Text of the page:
João Lourenço’s first year in office has been marked by notable reforms and the consolidation of power. If ordinary Angolans are to benefit this momentum must continue, along with institutional checks that can curb the excesses of the past.
The lifting of the age limits was the second time Uganda’s constitution has been amended to prolong President Museveni’s rule. Ongoing protests reveal public frustration over political retrenchment and the lack of a clear succession plan.
The growing share of Africa’s urban residents living in slums is creating a further source of fragility. In response, some cities are implementing integrated urban development strategies that link local government, police, the private sector, and youth to strengthen social cohesion and enhance stability.
In-depth interviews with more than 100 youth in Northern Mali found that they join armed groups out of sense of duty or to gain respect, because they feel excluded and the government doesn’t support them, they have experienced abuse or corruption at the hands of the governments, or in hopes of joining the military. To build lasting security in the region, the Malian government, donors and NGOs should focus on violence prevention at the community level, rather than only on “at risk” youth. Improved service delivery, including mitigating the perception that security forces serve only segments of the population, and inclusive community-government decision-making would further improve local governance.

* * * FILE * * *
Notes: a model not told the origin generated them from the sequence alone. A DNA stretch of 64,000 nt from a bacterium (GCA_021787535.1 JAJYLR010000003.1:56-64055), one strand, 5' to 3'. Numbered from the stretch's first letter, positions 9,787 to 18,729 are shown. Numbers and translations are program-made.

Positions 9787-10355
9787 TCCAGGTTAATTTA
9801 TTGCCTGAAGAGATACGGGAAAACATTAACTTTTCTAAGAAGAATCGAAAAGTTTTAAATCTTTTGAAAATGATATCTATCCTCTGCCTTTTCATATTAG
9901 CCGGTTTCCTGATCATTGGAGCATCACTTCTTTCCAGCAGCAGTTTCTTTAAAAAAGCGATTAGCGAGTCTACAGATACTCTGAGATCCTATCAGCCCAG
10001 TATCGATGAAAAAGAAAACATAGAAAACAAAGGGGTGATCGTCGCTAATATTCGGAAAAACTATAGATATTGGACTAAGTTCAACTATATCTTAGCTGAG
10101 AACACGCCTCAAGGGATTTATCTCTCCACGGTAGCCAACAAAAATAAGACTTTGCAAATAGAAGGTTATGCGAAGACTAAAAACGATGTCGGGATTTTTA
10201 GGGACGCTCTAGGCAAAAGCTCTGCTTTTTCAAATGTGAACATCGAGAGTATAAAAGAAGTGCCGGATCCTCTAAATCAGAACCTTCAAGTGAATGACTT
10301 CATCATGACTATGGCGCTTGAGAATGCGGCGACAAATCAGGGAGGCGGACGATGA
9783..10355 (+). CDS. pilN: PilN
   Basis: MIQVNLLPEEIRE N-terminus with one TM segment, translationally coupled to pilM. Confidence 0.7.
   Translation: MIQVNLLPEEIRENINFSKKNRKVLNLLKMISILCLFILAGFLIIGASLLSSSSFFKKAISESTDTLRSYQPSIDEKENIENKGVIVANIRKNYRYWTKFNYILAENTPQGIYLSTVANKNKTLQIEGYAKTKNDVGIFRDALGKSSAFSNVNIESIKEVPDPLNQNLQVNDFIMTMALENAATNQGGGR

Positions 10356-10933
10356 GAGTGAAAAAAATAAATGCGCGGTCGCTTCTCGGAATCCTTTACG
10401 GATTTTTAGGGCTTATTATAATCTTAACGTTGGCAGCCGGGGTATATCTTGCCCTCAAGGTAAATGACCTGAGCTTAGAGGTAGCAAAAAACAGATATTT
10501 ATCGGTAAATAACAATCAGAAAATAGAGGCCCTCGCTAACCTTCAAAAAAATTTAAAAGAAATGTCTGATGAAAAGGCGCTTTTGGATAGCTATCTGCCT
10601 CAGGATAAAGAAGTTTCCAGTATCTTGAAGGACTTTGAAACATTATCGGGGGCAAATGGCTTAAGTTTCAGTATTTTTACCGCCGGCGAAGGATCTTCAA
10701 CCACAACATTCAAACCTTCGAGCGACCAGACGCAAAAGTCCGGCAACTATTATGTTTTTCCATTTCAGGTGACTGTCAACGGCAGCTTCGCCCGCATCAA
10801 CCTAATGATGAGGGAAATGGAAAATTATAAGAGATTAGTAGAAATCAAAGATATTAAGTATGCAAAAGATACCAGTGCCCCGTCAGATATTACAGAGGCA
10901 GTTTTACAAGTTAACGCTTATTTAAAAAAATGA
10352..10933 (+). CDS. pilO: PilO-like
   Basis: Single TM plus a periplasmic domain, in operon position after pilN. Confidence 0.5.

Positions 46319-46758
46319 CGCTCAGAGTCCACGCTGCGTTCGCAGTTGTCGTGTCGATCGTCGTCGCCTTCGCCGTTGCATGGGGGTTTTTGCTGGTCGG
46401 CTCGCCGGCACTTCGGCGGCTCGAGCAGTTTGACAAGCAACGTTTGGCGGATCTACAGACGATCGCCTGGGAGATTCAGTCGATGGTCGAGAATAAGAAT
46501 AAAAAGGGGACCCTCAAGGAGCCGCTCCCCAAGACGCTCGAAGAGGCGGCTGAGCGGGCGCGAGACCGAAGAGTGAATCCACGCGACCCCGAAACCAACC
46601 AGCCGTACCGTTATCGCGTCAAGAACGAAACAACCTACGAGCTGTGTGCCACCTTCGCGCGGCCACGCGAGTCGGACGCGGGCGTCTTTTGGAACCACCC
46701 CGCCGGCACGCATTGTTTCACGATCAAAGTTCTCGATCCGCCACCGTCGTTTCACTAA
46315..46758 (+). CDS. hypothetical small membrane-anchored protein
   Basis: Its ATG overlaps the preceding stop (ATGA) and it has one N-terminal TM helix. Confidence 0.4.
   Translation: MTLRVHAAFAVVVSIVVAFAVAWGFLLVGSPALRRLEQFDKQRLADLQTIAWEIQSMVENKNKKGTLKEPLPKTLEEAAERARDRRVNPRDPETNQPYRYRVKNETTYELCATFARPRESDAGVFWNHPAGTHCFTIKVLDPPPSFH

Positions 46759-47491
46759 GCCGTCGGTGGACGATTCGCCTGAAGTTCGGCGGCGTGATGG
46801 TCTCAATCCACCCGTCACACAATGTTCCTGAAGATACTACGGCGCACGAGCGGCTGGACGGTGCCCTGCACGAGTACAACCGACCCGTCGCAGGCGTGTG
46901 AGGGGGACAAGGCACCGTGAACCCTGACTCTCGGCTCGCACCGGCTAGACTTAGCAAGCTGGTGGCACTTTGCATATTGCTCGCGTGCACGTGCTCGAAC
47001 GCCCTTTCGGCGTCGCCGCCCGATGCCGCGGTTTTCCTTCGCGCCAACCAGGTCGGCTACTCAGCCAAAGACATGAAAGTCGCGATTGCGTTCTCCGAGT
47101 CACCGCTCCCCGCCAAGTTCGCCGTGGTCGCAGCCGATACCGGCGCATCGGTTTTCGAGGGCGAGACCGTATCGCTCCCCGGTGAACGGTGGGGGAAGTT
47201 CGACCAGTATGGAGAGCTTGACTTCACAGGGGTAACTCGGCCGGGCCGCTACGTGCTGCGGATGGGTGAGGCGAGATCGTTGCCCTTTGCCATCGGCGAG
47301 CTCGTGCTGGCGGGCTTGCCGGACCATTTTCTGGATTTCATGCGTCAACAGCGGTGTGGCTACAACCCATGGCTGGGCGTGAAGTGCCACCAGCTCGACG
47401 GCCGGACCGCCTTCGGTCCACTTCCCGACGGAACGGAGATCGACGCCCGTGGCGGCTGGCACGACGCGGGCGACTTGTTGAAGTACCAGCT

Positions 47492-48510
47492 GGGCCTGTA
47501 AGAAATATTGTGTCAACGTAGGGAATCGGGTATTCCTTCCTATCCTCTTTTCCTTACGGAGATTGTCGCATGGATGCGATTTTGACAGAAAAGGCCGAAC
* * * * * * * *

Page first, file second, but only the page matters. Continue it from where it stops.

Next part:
Libya has been carved into multiple tribal fiefdoms whose economies depend on internal and external flows of income, licit and illicit. The political rise of the previously marginalized Toubou by leveraging their control of the smuggling economy, for example, reveals the many ways local conflict dynamics influence and are influenced by external forces including organized crime. It also exposes the resulting disincentive the various parties have to rebuild a unified nation. Identifying and addressing the many layers of internal and external involvement in Libya’s fractionalization will help transition the “patchwork state” to a central state.